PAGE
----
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Copyright, 7010, by
ALL RIGHTS RESERVED
ENTERED AT STATIONERS' HALL
Edition of 1937
Lived to carry . . .
To Rat-land home his commentary" -
And bit the babies in the cradles
"At last the people in a body
To the Town Hall came flocking"
"Hamelin Town's in Brunswick '
They fought the dogs and killed the cats"
"And licked the soup from the cooks' own
'"Come in!' the Mayor cried, looking bigger:
And in did come the strangest figure!"
"And even spoiled the women's chats
By drowning their speaking -
"Into the street the Piper stept" - - -
"From street to street he piped advancing"
"And step for step they followed dancing"
"'Oh rats, rejoice'"!
"'The world is grown to one vast
drysaltery ! ' "
" ' First, if you please, my thousand guilders!"
"For council dinners make rare havoc
With Claret, Moselle, Vin-de-grave,
"Out came the children running"
"All the little boys and girls" -
24 and 25
28 and 29
34 and 35
36 and 37
"The little boys and girls . . . ran merrily after" 42
"The wonderful music with shouting and
"To Koppelberg Hill his steps addressed" 44 and 45
"A wondrous portal opened wide" 47
"'I can't forget that I'm bereft
"Of all the pleasant sights they see'" 48 and 49
"'And never hear of that country more!'" 51
"Piper and dancers were gone for ever" 52
"Lawyers never should think their records
dated duly" 53
"They wrote the story on a column" 54
"On the great church- window painted the
same" - - 55
Hamelin Town's in Brunswick,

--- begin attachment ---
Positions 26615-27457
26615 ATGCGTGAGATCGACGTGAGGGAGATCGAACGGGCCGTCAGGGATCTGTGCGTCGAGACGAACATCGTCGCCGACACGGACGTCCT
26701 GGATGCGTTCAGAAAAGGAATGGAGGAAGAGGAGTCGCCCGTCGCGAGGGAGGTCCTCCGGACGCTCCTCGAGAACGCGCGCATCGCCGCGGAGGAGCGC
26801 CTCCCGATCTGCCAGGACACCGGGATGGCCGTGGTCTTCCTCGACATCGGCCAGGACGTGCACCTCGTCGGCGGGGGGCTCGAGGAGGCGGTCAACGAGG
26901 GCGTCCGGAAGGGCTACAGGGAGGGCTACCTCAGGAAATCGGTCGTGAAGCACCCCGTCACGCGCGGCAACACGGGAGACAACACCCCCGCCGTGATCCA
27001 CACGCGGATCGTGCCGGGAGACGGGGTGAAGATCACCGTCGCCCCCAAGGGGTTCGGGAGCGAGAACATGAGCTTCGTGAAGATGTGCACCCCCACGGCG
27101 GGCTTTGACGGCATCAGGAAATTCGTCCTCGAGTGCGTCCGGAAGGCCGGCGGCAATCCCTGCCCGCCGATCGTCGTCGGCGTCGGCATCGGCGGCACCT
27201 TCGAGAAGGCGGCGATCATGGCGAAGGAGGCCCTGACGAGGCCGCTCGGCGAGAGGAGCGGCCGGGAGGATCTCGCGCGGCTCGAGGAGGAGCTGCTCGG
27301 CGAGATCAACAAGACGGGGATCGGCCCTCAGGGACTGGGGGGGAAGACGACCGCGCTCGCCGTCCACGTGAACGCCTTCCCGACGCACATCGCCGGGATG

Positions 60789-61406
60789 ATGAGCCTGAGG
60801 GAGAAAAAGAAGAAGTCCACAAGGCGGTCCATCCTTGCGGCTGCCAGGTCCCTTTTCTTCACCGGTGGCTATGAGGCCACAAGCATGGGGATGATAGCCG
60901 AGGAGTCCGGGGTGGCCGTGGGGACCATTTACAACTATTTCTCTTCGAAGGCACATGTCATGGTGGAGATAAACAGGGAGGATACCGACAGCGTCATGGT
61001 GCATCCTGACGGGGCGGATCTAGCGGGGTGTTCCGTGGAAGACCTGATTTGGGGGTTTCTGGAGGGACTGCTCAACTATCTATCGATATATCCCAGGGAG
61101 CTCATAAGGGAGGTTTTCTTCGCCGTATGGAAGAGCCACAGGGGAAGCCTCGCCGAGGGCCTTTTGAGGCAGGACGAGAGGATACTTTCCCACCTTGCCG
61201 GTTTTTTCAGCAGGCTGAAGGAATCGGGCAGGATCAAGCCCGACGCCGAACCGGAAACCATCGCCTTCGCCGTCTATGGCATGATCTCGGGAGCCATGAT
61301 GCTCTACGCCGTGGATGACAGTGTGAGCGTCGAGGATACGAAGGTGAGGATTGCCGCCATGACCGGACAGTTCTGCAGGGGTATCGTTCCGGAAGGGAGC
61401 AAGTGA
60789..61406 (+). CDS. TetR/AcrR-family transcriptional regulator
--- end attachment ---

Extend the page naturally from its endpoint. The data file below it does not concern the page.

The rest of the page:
By famous Hanover city;
The river Weser, deep and wide,
Washes its wall on the southern side;
THEY FOUGHT THE DOGS
A pleasanter spot you never spied;
But, when begins my ditty.
Almost five hundred years ago,
To see the townsfolk suffer so
From vermin, was a pity.
AND KILLED THE CATS"
They fought the dogs and killed the cats,
And bit the babies in the cradles,
And ate the cheeses out of the vats,
And licked the soup from the cooks'
Split open the kegs of salted sprats,
nests inside men
And even spoiled the women's chats
By drowning their speaking
With shrieking and squeaking
In fifty different sharps and flats*
At last the people in a body
To the Town Hall came flocking:
"'Tis clear," cried they, "our Mayor's
"And as for our Corporation shocking
" To think we buy gowns lined with ermine
"For dolts that can't or won't determine
"What's best to rid us of our vermin!
' You hope, because you're old and obese,
To find in the furry civic robe ease ?
u Rouse up, sirs! Give your brains a rack-
( To find the remedy we're lacking,
u Or, sure as fate, we'll send you packing!"
At this the Mayor and Corporation
Quaked with mighty consternation,
An hour they sat in council,
At length the Mayor broke silence:
"For a guilder I'd my ermine gown sell,
"I wish I were a mile hence!
It's easy to bid one rack one's brain-
I'm sure my poor head aches again,
I've scratched it so, and all in vain,
Oh for a trap, a trap, a trap!"
sst as he said this what should hap
Lt the chamber door but a gentle tap?
"AND LICKED THE SOUP
"Bless us/' cried the Mayor, "what's that?
(With the Corporation as he sat,
Looking little though wondrous fat;
Nor brighter was his eye, nor moister
Than a too-long-opened oyster,
FROM THE COOKS' OWN LADLES" /"age 17
Save when at noon his paunch grew mutinous
For a plate of turtle green and glutinous)
"Only a scraping of shoes on the mat?
"Anything like the sound of a rat